Inescapable Irony

So this morning, instead of grading the last set of exams or baking the last batch of biscotti, both of which desperately need finishing, I decided to take an Internet survey about my procrastination habits.  Doesn't that sound like a delicious distraction?

I scored high on the scale (75th percentile), but that's no surprise.  I'm a terrible procrastinator.  The main reason is that I almost always get away with it.  Ever since grade school, I have been able to churn out high-quality work at the last minute.  It's not my best work, but it's good enough for an A or sometimes a B.  I'm disappointed in myself, but it's such a relief to have the pressure gone that I don't bother to change my pattern of behavior.

Case in point: my class last semester.  I think I read a total of about 20 pages of the textbook, which is many hundreds of pages long.  I never started my assignments until the day before or the day of.  But I was always able to yank something out by deadline time, and it was usually pretty good by my professor's standards.  I ended up with a perfect score, which may be a procrastinating record even for me.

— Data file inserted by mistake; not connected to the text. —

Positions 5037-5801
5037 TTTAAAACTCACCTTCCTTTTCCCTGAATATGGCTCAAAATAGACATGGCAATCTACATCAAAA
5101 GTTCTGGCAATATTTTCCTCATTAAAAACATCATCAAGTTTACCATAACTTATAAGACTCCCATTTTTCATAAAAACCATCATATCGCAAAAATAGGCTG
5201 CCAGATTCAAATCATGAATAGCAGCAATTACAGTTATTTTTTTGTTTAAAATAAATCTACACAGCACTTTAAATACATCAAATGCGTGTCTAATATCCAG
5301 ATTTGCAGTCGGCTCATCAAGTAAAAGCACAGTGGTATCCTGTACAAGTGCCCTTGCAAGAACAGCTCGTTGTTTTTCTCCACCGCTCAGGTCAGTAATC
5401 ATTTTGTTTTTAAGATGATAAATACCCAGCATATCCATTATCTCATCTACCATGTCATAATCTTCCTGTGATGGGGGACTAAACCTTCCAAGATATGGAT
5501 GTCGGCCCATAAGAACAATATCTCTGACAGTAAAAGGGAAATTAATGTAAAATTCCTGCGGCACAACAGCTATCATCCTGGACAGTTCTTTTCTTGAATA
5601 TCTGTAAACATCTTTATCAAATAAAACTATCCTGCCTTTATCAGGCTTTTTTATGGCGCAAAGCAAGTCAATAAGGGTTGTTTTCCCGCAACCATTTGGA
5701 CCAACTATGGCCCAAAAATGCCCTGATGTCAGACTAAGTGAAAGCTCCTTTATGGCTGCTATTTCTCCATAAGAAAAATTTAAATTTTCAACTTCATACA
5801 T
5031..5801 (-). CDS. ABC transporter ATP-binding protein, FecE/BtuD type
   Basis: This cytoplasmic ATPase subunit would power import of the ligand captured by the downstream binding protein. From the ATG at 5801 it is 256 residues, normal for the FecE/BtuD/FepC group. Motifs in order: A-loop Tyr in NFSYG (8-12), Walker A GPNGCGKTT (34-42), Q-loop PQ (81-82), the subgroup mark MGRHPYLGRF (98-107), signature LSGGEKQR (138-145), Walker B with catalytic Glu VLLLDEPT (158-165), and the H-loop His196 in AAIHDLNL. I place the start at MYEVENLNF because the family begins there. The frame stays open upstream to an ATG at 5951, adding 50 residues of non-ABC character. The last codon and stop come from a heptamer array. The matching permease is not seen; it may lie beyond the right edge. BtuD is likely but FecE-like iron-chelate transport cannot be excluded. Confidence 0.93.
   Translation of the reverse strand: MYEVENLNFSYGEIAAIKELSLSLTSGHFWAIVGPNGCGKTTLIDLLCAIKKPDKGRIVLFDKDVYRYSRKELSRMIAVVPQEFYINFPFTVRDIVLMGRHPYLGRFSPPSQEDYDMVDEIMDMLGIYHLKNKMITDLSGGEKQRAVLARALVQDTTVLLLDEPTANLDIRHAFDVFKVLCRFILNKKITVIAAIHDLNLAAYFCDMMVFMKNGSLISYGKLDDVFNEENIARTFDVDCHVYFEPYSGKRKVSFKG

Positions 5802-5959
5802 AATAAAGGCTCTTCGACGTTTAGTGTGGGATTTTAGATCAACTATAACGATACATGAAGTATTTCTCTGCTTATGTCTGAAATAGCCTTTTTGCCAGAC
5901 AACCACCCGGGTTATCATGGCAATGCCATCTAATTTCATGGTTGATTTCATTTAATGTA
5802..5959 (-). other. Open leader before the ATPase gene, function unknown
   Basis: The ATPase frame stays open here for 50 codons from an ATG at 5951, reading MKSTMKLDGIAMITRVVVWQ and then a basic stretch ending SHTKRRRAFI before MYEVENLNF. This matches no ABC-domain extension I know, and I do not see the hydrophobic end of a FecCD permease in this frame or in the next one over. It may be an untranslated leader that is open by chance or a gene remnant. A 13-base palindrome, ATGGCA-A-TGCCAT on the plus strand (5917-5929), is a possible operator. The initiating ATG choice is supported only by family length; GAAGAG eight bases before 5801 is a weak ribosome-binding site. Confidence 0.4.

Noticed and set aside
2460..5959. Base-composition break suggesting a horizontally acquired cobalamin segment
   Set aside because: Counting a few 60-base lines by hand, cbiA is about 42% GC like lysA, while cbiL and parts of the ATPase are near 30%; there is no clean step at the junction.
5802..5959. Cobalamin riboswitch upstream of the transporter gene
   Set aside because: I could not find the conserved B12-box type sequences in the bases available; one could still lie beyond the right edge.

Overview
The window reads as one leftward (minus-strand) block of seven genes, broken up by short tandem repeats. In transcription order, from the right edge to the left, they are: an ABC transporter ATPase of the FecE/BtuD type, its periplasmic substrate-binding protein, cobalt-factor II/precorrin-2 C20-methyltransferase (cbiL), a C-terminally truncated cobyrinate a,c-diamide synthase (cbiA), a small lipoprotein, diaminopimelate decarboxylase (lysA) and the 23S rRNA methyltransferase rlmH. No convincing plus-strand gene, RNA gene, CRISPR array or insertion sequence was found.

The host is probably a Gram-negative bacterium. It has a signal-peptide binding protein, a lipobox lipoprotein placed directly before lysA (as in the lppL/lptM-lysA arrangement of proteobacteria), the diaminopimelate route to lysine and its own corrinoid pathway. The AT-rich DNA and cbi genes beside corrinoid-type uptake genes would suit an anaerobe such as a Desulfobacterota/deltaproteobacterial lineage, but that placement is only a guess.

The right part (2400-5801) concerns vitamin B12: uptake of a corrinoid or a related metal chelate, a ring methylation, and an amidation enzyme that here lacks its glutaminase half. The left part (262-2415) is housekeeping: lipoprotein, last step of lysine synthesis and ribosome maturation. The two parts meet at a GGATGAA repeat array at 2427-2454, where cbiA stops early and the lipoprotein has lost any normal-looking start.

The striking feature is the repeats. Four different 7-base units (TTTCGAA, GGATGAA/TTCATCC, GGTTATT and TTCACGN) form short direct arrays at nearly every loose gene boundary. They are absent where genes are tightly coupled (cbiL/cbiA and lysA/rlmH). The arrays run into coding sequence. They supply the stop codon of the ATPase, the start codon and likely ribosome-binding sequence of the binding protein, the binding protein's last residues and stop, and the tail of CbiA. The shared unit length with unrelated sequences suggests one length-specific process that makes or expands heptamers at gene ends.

And, if any of you were ever to show up half an hour early for a dinner party, you would probably find the table un-set, dishes piled everywhere, visible clutter on every exposed surface, and me in my pajamas.  Oh, and I'd be picking fights with Rob and trying to blame HIM for the fact that I am genetically unable to plan ahead.  But as soon as the guests walk in, on time or (as a special gift to me) a few minutes late, everything is dreamy and happy and fun -- so fun that I forget all about the part before, and next time we invite friends over, do it all again.

The problem with trying to teach anything: People Never Really Learn.